Steinweis on Lindemann, 'Esau's Tears: Modern Anti-Semitism and the Rise of the Jews'
Albert S. Lindemann. Esau's Tears: Modern Anti-Semitism and the Rise of the Jews. Cambridge: Cambridge University Press, 1997. xxi + 568 pp. $34.95 (cloth), ISBN 978-0-521-59369-4.
Reviewed by Alan E. Steinweis (University of Nebraska-Lincoln) Published on H-Antisemitism (October, 1997)
Albert Lindemann, Professor of History at the University of California at Santa Barbara, is well-known to scholars of modern antisemitism. His earlier book, The Jew Accused, a comparative study of three antisemitic trials (Dreyfus in France, Beilis in Russia, and Frank in the United States), generated some controversy, but also received very favorable reviews and earned a place on many university reading lists. The prior accomplishments and professional standing of an author whose current book is under review would normally not be a relevant consideration. But this situation is not a normal one. Lindemann's new book, Esau's Tears: Modern Anti-Semitism and the Rise of the Jews, is a work of immense sweep and ambition, in which the author mounts a frontal assault on what he sees as the predominant beliefs about the nature, causes, and extent of antisemitism. Merely to call the book "provocative" would be to understate the intensity of the criticism it is likely to attract. Lest a constructive intellectual debate deteriorate into personal recriminations, readers and reviewers should bear in mind the author's record as an able, serious scholar whose sincere intention it is to contribute to our understanding of antisemitism.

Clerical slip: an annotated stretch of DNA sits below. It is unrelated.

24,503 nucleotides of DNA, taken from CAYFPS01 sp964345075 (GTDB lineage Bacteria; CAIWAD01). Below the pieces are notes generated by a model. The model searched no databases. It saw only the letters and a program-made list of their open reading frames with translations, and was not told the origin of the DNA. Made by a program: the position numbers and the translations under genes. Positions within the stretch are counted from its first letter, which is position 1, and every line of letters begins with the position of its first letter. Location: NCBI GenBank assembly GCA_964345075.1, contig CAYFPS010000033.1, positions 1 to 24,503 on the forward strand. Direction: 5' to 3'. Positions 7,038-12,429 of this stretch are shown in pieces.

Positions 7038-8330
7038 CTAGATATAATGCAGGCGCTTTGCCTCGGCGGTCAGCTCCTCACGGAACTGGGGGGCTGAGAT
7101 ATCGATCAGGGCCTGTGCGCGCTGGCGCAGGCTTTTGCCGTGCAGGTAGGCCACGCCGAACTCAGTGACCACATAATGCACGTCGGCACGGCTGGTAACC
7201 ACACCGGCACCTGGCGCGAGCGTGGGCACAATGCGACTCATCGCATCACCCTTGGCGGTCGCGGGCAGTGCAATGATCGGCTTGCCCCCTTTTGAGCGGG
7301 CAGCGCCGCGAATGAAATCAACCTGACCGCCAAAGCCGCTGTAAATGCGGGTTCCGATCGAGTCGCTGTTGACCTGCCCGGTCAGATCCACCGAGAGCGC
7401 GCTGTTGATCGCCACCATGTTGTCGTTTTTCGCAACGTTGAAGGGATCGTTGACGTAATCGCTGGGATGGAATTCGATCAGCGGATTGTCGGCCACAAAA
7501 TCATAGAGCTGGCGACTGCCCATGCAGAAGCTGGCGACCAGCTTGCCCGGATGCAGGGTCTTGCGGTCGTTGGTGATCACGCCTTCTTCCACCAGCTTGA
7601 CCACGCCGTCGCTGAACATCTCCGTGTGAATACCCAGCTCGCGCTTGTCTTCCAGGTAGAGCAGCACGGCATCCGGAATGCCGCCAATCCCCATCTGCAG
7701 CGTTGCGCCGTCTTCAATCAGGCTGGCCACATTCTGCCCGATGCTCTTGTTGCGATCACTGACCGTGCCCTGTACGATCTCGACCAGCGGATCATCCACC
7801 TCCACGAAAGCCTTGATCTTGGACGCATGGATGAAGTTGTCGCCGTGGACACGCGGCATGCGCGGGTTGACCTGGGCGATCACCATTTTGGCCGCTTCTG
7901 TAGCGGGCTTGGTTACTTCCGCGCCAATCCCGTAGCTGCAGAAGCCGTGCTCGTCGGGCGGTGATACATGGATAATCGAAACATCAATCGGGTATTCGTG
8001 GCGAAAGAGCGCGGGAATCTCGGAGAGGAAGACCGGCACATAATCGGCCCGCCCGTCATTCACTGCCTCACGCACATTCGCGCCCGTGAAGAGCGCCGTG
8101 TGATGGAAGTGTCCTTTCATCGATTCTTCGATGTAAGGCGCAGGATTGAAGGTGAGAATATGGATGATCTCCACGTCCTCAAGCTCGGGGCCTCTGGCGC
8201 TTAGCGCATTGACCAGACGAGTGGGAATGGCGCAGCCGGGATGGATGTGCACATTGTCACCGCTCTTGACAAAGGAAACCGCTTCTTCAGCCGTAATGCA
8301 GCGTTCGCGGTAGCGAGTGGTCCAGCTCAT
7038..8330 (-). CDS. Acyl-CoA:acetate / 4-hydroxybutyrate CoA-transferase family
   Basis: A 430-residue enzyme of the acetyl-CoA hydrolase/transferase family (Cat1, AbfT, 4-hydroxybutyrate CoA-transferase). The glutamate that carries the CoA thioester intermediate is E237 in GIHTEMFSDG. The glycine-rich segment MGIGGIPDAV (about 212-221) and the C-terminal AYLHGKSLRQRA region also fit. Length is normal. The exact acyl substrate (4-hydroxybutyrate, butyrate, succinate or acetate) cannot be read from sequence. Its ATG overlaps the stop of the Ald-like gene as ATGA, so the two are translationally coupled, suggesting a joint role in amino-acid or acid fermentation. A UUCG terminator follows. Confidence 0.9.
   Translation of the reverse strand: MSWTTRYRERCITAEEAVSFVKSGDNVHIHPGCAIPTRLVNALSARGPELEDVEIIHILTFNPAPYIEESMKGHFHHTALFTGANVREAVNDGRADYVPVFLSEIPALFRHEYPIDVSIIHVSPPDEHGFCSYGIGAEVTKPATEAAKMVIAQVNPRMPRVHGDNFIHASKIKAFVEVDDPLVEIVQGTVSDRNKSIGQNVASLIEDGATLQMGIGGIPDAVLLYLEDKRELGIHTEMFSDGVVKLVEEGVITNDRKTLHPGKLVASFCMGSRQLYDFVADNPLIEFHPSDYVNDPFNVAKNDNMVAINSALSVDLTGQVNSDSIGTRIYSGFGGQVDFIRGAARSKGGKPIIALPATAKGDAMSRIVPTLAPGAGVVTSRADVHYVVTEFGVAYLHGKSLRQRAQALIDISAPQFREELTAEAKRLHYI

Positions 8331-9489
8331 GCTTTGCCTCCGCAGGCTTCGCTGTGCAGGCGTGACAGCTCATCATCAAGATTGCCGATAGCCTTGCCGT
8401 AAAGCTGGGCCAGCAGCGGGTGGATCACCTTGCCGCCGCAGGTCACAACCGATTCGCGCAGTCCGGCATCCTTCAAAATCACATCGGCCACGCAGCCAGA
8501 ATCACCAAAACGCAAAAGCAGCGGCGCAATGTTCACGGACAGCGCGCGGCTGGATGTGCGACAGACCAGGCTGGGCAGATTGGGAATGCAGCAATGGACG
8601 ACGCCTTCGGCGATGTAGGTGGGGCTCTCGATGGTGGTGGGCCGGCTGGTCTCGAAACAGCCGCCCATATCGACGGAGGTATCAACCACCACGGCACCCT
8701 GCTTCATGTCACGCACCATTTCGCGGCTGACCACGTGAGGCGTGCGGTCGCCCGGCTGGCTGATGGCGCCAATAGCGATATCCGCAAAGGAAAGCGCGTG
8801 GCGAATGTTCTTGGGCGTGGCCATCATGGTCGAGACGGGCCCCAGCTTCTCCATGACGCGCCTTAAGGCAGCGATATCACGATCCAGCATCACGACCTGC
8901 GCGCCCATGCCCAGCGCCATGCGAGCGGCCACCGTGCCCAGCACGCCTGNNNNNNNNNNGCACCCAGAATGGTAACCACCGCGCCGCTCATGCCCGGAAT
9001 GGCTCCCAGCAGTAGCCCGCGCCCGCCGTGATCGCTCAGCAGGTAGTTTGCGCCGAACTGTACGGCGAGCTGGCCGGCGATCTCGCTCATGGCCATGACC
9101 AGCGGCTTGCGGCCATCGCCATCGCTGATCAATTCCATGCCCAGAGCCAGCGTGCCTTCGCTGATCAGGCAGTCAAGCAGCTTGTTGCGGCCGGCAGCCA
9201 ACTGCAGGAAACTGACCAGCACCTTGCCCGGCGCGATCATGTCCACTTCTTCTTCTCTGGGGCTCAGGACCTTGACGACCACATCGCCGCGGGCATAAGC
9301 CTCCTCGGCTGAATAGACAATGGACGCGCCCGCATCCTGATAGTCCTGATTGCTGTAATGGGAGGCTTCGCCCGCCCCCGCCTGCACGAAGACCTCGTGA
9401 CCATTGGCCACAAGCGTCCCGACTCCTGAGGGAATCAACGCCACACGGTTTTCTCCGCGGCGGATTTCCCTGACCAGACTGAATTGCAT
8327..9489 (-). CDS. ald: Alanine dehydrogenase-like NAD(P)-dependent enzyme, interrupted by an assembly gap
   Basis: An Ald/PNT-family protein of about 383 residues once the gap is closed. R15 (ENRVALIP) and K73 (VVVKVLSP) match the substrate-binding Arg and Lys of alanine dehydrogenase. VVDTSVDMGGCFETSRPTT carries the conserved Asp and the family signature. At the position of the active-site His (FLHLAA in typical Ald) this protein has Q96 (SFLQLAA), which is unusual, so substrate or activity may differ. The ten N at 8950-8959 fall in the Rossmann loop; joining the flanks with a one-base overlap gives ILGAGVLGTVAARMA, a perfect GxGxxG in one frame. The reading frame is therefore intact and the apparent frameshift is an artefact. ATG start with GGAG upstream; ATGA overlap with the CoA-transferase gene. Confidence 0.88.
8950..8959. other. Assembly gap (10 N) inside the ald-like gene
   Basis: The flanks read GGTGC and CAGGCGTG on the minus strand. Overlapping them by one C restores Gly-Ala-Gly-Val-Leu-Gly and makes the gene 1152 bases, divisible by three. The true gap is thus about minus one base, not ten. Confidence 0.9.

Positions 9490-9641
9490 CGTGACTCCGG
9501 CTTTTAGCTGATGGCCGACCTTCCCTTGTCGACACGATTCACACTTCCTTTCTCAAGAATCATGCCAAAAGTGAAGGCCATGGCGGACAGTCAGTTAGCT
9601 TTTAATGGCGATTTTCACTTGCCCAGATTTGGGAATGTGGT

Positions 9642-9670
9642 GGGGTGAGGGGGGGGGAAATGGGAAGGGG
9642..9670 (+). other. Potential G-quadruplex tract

It should be stated at the outset that Lindemann does not deny that antisemitism has been a very significant factor in modern history, one that has been responsible for its share of human tragedies. Nonetheless, Lindemann contends that antisemitism has not been as widespread, pervasive, and destructive as is generally assumed. A Jewish historiography of victimization ("Leidensgeschichte"), he claims, has focused disproportionately on antisemitism as a sentiment among Gentiles and as a force that has shaped the destiny of Jews. Lindemann suggests that the historical master narrative that places antisemitism at the center has been constructed as an "ideology of revenge" (p. 14) against the Gentile majority. Such a view of history also serves the more practical purpose of "preventing suffering in the future, largely by exposing the sinful or corrupt nature of Gentile society and its responsibility for Jewish suffering" (p. 15). "Almost never," Lindemann continues, is the study of antisemitism seen as a "means by which Jews could become aware of their own sins" (p. 15).
In Lindemann's view, antisemitism has not been merely the product of Gentile fantasies about Jews, but has to be understood in the context of real interactions between Gentiles and Jews. Lindemann is especially critical of the proposition that Christian religion (or religiosity) has been a primary source of antisemitism. Lindemann's emphasis is on the social and economic spheres, in the "everyday secular world" in which "Jews have been as capable as any other group of provoking hostility" (p. xvii).
One source of Gentile hostility toward Jews, in Lindemann's view, has been Jewish exclusivity. Although he concedes that survival as a despised minority in the corporate society of medieval Europe necessitated internal cohesion, Lindemann argues that Jews and Judaism (in its traditional form) had long maintained an attitude of exclusiveness that many Gentiles found offensive. Lindemann points to the Jewish idea of "chosenness," a Talmudic preoccupation with blood purity (pp. 72-73), and a contemptuous attitude toward "Goyim." The reference to Esau in the book's title reflects Lindemann's contention that Jews have been as guilty of making Gentiles into "the other" as have Gentiles in doing so to Jews (pp. 3-5).